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Frederick Douglass and Olaudah Equiano

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Mahatma Gandhi once said, “The moment the slave resolves that he will no longer be a slave, his fetters fall…freedom and slavery are mental states.” This simple quote symbolizes the lives of Frederick Douglass and Olaudah Equiano. Both of which were slaves who tried to free themselves. Both Douglass and Equiano have wrote a narrative about their lives, however, each one is different in its own unique way.

From the bonds of slavery on a plantation to the call of freedom from the north, his life was filled with hopes of improvement for both himself as well as his fellow slaves.

Frederick Douglass was an unusual character. Even in the bonds of slavery, he didn’t consider himself to be owned by anyone else. His mind and soul were his own and his masters were never able to crush his spirit for long.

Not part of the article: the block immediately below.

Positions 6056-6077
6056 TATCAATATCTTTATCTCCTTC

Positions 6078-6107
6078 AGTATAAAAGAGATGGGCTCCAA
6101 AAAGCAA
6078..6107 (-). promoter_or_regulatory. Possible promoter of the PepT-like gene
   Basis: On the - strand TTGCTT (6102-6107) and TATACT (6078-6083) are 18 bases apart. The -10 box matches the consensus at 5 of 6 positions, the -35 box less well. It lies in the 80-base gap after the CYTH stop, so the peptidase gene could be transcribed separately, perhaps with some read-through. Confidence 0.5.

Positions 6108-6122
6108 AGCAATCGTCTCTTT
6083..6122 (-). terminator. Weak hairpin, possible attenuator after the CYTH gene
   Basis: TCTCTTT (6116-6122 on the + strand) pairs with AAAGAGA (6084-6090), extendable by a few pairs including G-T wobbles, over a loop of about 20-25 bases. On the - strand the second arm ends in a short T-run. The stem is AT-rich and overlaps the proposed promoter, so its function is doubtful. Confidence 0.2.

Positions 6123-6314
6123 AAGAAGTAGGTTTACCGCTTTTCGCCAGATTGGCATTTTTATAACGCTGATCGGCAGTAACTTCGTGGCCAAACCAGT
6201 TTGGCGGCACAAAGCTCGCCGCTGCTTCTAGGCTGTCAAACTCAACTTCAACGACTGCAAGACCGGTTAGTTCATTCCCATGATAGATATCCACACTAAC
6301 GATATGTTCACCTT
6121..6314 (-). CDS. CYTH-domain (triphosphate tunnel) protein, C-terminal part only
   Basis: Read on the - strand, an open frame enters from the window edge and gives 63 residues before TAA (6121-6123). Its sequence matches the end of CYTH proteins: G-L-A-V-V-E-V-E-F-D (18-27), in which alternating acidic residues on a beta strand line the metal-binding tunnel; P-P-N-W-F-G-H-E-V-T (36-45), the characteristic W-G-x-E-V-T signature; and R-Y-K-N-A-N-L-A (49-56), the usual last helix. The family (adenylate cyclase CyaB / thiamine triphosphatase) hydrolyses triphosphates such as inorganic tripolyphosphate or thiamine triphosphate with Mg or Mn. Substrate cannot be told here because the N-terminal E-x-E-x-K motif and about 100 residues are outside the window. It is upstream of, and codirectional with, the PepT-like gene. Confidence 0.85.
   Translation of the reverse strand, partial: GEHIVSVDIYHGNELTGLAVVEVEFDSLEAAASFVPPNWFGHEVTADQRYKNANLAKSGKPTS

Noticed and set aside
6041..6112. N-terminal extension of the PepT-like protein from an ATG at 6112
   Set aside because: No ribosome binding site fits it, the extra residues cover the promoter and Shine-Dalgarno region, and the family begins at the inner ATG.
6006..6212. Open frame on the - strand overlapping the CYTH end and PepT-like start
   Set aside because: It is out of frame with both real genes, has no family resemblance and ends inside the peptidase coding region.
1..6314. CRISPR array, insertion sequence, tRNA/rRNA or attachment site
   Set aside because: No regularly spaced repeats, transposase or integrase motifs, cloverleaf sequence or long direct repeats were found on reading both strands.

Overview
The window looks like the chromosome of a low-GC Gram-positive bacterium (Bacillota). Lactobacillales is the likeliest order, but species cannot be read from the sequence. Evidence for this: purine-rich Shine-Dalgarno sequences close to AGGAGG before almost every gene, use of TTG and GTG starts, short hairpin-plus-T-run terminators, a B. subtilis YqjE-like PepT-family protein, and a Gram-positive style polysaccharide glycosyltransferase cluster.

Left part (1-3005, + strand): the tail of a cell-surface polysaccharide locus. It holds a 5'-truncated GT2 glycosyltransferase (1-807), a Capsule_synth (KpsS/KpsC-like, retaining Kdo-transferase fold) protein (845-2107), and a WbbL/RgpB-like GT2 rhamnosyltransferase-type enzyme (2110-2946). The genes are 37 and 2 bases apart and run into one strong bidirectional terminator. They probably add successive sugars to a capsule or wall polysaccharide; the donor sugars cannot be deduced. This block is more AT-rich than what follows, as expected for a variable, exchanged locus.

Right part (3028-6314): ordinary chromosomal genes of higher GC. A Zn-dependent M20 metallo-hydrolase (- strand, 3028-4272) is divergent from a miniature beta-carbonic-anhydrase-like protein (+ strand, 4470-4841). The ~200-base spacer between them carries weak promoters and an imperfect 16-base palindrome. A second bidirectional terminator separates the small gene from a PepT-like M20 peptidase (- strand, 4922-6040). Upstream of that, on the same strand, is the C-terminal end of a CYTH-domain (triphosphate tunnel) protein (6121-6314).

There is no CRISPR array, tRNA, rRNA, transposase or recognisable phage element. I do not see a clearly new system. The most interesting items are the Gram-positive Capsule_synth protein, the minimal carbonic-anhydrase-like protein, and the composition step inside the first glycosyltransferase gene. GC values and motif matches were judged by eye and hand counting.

Their masters very harshly put upon slaves of the United States. Most of the slaves lived on plantations and farms where they worked in the fields. They worked from sun-up to sunset in all kinds of weather. Slaves in the fields seldom got enough food, clothes, or supplies to last them throughout the entire year. According to Fredrick Douglass, the slaves received eight pounds of pork or fish, and one bushel of corn meal as their monthly allowance of food. Every year, the slaves also got new clothes because the ones from the year before were falling apart. They received two linen shirts, one pair of linen trousers, one jacket, one pair of winter trousers, one pair of stockings, and one pair of shoes. The children of the slaves had it even worse for they received only two shirts per year. The adults were also given one coarse blanket a year while the children had none. The lack of beds didn’t affect anybody’s sleep though because they were worked so hard in the fields, they didn’t have enough time to sleep. As if being deprived of sleep and food weren’t enough, slaves were often beaten for the smallest offenses. The worst crime the slaves’ masters were guilty of was the breaking of families and friends.